Too Much Free Time

by Mike Masnick


Filed Under:
copyright, homework, sjsu



Can You Copyright Homework Titles?

from the that-may-be-difficult dept

Earlier this summer, we wrote about how SJSU computer science student (and Techdirt reader), Kyle Brady, had won a fight with one of his professors, over Kyle's decision to post the code he had written for the class online. He had only done so after the assignments were due (so as not to reveal the answers to other students), and did so to show off his coding skills and to help him get a job. Yet, the professor threatened him, claiming he was "cheating" and that he would get a failing grade. After taking the issue up the administrative chain, Brady was told that he had done nothing wrong and had not violated any academic policy.

At the end of the post, I noted that I was a bit surprised that a separate issue hadn't come up. The entire discussion had been about school policy, and not about copyright. Yet, many schools these days now try to claim the copyright on code written by students. Perhaps I spoke too soon.

Kyle alerts us that, with the new school year beginning, the same professor has added a new copyright policy to his assignments. Thankfully, it doesn't sound like he's claiming copyright over the code, but over the assignments themselves. You can see the policy for yourself, where it states:
The homework assignments in this class are copyrighted by Dr. Beeson, including the names of the assignments, and the names of all the required classes and methods, all the examples that are posted with the assignment, and the problem descriptions and programming hints that are posted. Your solutions are your own, but if you want to post them publicly, you must change the names of the classes and methods, and you cannot post the problem descriptions. This should enable you to show your work to a prospective employer, and possibly allow me to re-use the assignments without future students being able to Google your solutions.
Now, to give Dr. Beeson credit, he appears to be trying to come up with a reasonable compromise here, allowing Kyle to do the sorts of things he wanted to do, without making it so that he would have to come up with new assignments every semester. So, I can respect that. But, I'm not sure that he's got a legal right for all of that. It's not entirely clear if the names of the assignments are enough "creative expression" to warrant a copyright. Ditto for the names of required classes and methods. Even if they were, I would imagine any student would have a pretty strong fair use argument in reposting them.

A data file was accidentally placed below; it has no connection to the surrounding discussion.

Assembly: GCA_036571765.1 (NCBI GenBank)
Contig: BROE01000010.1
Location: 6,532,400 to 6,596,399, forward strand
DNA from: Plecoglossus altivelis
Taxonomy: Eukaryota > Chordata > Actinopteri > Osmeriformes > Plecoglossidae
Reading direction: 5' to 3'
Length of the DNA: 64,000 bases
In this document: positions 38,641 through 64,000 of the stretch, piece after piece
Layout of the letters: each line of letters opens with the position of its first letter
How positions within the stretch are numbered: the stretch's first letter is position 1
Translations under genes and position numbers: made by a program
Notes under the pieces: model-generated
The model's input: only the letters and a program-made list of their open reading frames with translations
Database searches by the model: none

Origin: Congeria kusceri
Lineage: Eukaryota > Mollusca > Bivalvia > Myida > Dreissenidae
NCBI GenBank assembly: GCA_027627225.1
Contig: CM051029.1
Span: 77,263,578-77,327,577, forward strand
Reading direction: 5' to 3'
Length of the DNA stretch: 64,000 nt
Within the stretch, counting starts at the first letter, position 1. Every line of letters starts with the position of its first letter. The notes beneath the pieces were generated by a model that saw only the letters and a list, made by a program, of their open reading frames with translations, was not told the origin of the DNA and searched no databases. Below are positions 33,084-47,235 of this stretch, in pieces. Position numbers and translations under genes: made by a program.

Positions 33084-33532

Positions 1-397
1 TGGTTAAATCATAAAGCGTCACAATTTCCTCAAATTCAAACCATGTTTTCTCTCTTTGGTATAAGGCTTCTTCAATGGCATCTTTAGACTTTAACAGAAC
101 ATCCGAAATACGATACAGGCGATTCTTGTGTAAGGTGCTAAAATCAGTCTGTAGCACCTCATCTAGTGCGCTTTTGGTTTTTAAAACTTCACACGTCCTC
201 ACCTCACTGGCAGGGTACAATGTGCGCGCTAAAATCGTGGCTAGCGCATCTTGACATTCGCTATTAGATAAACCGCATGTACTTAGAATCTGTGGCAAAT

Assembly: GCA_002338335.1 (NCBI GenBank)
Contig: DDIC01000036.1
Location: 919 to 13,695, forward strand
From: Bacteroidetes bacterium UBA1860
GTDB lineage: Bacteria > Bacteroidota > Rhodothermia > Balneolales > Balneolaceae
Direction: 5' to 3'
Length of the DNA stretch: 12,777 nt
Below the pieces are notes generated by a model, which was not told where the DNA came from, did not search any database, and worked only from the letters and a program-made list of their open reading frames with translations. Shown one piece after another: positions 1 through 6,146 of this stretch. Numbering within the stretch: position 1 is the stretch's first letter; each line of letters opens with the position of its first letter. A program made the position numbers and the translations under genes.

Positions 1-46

I think it's fair for Dr. Beeson to request students not post info that makes it so easy for future students to Google the answers from former students (though, let's face it, students will always find ways to get similar info anyway), but claiming it's due to copyright seems like a stretch.

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  1. identicon
    Andrew D. Todd, 28 Aug 2009 @ 10:41am

    Wrong Method of Teaching.

    Let's state the bidding. The course in question seems to be a sophomore-level Algorithms and Data Structures course, meaning stuff like linked lists, stacks, and that kind of thing. It is not an advanced course. The course will be at about the same cognitive level as tenth-grade high school geometry, and indeed, the syllabus for the old AB level Princeton AP exam in Computer Science, which has since been discontinued, seemed to cover just about every reasonable topic I could think of. At some point, a reform of mathematics teaching in the schools is going to involve incorporating Computer Science in the required curriculum on much the same basis as geometry. The cumulative requirements for the AP Calculus exam should incorporate Computer Science up to the Algorithms and Data Structures level, just as the exam presently incorporates a certain knowledge of geometry.